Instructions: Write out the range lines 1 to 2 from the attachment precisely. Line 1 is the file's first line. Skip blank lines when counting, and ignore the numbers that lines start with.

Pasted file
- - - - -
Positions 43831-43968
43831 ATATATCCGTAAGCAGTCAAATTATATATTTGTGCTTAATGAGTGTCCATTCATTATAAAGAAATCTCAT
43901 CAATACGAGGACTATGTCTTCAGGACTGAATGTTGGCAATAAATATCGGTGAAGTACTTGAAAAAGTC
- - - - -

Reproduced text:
Positions 43831-43968
43831 ATATATCCGTAAGCAGTCAAATTATATATTTGTGCTTAATGAGTGTCCATTCATTATAAAGAAATCTCAT